Image: Razorbill (Alca torda), photo S. Heard.
(This is a lightly edited version of a post that originally ran in March 2015. But you probably didn’t see it then.)
If you’ve been hanging around here for a while, you’ll know that I have something of an obsession with Latin names. Or, I should say, “Latin” names. As my pedantic friend Alex has pointed out to me repeatedly and correctly, what I’ve been calling “Latin names” all my life (for instance, here, here, and here) are not always Latin at all. As Alex points out, “scientific names” is a more accurate term (although I still use “Latin name” here on Scientist Sees Squirrel; here’s why).
While a large fraction of Latin names have Latin derivations, there are examples of names based on words from many, many languages (although their form is generally Latinized.) Greek is, unsurprisingly, the next most common; but there are many less obvious ones. So I thought it would be fun to dig up some good examples, and I present them here in the form of a quiz. I’ll give you the scientific name; see if you can guess the linguistic root of the part of the name in red. (Answers below a jump).
Haootia quadriformis, an Ediacaran cnidarian
Alca torda, the razorbill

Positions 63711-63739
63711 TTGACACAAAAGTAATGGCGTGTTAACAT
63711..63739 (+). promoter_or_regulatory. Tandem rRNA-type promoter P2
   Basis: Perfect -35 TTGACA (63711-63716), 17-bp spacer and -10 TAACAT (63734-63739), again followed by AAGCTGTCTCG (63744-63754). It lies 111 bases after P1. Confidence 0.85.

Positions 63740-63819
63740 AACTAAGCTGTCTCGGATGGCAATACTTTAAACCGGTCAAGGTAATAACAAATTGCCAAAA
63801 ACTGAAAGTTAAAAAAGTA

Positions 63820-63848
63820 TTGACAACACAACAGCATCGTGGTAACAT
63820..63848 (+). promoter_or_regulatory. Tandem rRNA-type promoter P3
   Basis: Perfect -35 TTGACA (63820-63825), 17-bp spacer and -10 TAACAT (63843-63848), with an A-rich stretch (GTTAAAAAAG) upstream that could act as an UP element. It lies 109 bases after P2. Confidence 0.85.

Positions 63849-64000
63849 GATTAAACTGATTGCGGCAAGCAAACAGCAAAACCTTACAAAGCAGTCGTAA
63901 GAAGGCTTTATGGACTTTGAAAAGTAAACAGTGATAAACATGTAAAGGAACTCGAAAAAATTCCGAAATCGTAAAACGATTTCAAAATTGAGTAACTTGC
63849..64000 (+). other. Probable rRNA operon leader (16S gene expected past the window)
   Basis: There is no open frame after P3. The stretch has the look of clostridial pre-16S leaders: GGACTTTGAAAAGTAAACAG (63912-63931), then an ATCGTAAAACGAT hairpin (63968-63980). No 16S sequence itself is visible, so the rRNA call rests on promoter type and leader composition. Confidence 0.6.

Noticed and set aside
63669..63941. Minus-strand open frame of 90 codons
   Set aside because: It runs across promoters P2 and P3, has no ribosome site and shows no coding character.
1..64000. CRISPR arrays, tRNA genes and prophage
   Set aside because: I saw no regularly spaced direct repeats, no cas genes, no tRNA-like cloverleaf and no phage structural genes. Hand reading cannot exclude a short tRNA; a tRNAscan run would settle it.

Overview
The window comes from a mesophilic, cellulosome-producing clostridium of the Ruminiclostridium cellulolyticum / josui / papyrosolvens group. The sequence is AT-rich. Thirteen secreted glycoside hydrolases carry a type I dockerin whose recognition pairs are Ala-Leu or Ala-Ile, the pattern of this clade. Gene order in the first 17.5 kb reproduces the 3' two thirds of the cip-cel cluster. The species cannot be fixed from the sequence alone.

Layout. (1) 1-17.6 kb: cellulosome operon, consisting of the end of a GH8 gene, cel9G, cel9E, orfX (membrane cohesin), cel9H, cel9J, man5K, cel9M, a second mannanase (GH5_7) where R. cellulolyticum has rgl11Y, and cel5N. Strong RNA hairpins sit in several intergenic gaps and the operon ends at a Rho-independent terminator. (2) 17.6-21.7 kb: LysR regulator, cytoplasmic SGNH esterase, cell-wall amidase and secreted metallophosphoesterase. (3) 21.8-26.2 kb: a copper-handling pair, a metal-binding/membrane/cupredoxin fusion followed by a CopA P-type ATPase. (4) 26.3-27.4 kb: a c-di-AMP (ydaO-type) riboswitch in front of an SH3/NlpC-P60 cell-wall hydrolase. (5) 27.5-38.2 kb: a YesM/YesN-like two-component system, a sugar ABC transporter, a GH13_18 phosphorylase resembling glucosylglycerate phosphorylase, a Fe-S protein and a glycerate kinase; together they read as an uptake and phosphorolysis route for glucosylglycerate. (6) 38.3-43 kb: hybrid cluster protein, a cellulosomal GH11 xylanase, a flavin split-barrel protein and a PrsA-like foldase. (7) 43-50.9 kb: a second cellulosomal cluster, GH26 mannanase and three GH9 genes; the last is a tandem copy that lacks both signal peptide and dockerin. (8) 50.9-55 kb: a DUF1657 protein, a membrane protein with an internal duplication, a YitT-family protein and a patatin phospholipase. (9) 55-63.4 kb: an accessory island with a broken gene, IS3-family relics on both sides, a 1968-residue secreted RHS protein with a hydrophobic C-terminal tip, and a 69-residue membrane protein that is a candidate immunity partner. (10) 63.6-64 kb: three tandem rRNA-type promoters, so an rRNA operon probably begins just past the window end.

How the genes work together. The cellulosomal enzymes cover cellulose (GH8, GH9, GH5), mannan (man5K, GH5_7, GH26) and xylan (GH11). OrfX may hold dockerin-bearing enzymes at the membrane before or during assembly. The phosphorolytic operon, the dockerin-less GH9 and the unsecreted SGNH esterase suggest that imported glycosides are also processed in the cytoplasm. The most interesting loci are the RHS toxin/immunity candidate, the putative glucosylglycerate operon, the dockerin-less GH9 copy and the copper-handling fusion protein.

Dearcmhara shawcrossi, an ichthyosaur
Nundasuchus songeaensis, a Triassic archosaur (roughly, crocodilian)
Affecauda rugosa, a fluke (parasitic flatworm)
Patellapis hakkiesdraadi, a bee
Erythroxylum coca, the coca plant
Tarchia kielanae, a dinosaur
Cafeteria roenbergensis, a microflagellate
Slonik sibiricus, a weevil
Alpinia galangal, galangal
Tsuga canadensis, eastern hemlock
Bruhathkayosaurus matleyi, another dinosaur
Tiktaalik rosaeae, fossil lobe-finned fish
Marah fabaceus, California manroot (a wild cucumber)
OK, time to find out how you did (tell me in the comments). Here’s the jump to the answers:
Haootia quadriformis, an Ediacaran cnidarian: Beothuk “spirit” or “demon” (the Beothuk were an indigenous people of Newfoundland).
Alca torda, the razorbill: Icelandic “auk”.
Dearcmhara shawcrossi, an ichthyosaur: Gaelic “marine lizard”, pronounced “jack-vara”.
Nundasuchus songeaensis, a Triassic archosaur (roughly, crocodilian): Swahili nunda = “predator” (plus Greek suchus, “crocodile”).
Affecauda rugosa, a fluke (parasitic flatworm): German affe = “monkey” (plus Latin cauda, “tail”).
Patellapis hakkiesdraadi, a bee: Afrikaans “barbed wire”, for its bristles.
Erythroxylum coca, the coca plant: Quechua (name for the coca plant).
Tarchia kielanae, a dinosaur: Mongolian “brain”.
Cafeteria roenbergensis, a microflagellate: English, for its indiscriminate diet.
Slonik sibiricus, a weevil: Russian “little elephant”.
Alpinia galangal, galangal: Arabic (meaning uncertain).
Tsuga canadensis, eastern hemlock: Japanese “hemlock”.
Bruhathkayosaurus matleyi, another dinosaur: Sanskrit bruhath + kāya = “huge body” (+ Latin saurus = “lizard”).
Tiktaalik rosaeae, fossil lobe-finned fish: Inuktitut “burbot”.
Marah fabaceus, California manroot (a wild cucumber): Hebrew “bitter”.
How did you do?
If you liked these, there’s a much longer list at Curious Taxonomy (some but not all of my examples are there, along with a cornucopia of other Latin-name-based amusement).
© Stephen Heard (email@example.com), original March 23 2015; this revision August 30, 2018